Salem, Pentre Halkyn
|Pentre Halkyn shown within Flintshire|
|OS grid reference|
|Sovereign state||United Kingdom|
Pentre Halkyn (Welsh: Pentre Helygain) is a small village in Flintshire, Wales. It is situated approximately three miles from Holywell, and is off Junction 32 of the A55 North Wales Expressway. It has a quarry, a small hotel, and a local shop. The village borders on the Halkyn Mountain Site of Special Scientific Interest and Special Area of Conservation.
The village of Pentre Halkyn is small, and features a shop, a post office, a Football Club Halkyn United F.C. and Halkyn Cricket Club and a play area. It has one main road running through the middle that comes off the A55 and leads down to the town of Holywell. Pentre Halkyn also has a hotel close to the A55 called the Springfield Hotel. The village sits on the side of a steep incline. Views of North East Wales and Merseyside are visible from the village, and on a clear day even Blackpool Tower can be seen. Local folk-lore speaks of a monster that haunts this village called "Sassy" by the villagers. It is described as a long haired woolly beast, that steals sheep from the mountainside and feasts on them within its cave.
Mining and quarrying
Lead ore was first mined in Roman times and was then smelted at Flint. The lead that was produced there was stamped with the inscription Deceangli (Welsh: Tegeingl), which was the name of the Celtic British Iron Age tribe occupying the area.
In the 17th century an intensive period of lead mining begun, drawing the interest and the investment of the London Lead Company and various Derbyshire mining entrepreneurs. Shortly after, new rich veins were discovered and these were quickly exploited, bringing a large number of skilled miners especially from Derbyshire to live in Halkyn. A road, Buxton Lane, is named after one of the main towns of Derbyshire. The lane leads to the Billins mine, which is immediately to the south of the Pentre Halkyn to Babell Road.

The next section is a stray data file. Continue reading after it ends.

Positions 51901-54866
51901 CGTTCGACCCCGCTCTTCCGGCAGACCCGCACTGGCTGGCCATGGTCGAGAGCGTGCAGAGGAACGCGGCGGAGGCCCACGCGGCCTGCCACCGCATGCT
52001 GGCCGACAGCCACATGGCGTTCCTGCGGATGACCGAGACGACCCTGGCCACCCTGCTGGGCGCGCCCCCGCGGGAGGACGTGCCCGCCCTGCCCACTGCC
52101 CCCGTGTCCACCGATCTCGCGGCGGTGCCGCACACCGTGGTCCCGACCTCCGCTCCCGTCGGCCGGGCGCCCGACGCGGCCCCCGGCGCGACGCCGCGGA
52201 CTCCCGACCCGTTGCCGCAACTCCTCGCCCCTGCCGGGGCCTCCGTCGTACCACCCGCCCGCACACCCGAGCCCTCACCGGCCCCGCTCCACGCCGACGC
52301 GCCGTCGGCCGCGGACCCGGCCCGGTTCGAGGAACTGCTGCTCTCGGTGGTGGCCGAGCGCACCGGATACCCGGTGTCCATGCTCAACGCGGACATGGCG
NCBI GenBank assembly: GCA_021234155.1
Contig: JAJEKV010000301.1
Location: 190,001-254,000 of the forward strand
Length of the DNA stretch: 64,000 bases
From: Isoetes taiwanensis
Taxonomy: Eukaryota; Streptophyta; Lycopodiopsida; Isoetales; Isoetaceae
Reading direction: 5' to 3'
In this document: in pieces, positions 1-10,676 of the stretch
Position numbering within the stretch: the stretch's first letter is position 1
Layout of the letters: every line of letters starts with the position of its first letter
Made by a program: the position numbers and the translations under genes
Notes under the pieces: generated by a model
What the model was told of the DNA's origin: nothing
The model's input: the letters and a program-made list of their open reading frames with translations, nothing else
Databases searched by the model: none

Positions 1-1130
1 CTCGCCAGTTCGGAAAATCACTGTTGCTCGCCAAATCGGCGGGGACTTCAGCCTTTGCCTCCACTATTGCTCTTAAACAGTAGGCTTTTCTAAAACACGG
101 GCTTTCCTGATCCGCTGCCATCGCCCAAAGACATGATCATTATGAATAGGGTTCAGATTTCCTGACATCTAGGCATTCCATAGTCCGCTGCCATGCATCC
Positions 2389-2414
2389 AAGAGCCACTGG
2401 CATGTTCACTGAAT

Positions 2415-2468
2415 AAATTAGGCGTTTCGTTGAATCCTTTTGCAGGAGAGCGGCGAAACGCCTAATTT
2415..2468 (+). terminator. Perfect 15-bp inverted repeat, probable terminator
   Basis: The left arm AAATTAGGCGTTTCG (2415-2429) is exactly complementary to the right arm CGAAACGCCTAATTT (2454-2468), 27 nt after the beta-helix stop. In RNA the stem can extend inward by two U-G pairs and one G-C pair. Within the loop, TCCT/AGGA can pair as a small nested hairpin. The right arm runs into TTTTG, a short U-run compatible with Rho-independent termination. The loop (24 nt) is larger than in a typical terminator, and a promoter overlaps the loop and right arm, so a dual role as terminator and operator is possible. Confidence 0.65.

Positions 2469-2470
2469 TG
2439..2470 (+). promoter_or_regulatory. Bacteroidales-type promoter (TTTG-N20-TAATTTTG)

The existing villages of Pentre Halkyn, Halkyn and Rhosesmor grew rapidly in these times as more miners came to the area. New communities were developed as the villages grew, to house the newcomers. This resulted in the development of the villages and hamlets of Rhes-y-Cae, Moel-y-Crio, Wern-y-Gaer, Berthddu, Pant-y-go and Windmill. By the 19th century the lead mines were well developed and concerns arose necessitating mining techniques. This raised the problem of flooding due to the digging of deep drainage tunnels, with the most important being the Milwr tunnel that leads from Loggerheads to Bagillt.
Mining ended in the 1970s but quarrying is still an important local industry with two new large limestone quarries dominating the surrounding area. As a result of these quarries opening, new institutions were needed to support the community with new churches, chapels, a school and village halls being opened in the 19th century.
- Ann Clwyd - Cynon Valley MP
- The RSPB: Safeguarding sites: A brief guide to nature designations
- RBO - Deceangi
- Kingdoms of British Celts - Gangani & Deceangli (Decangi)
- Billins Mine
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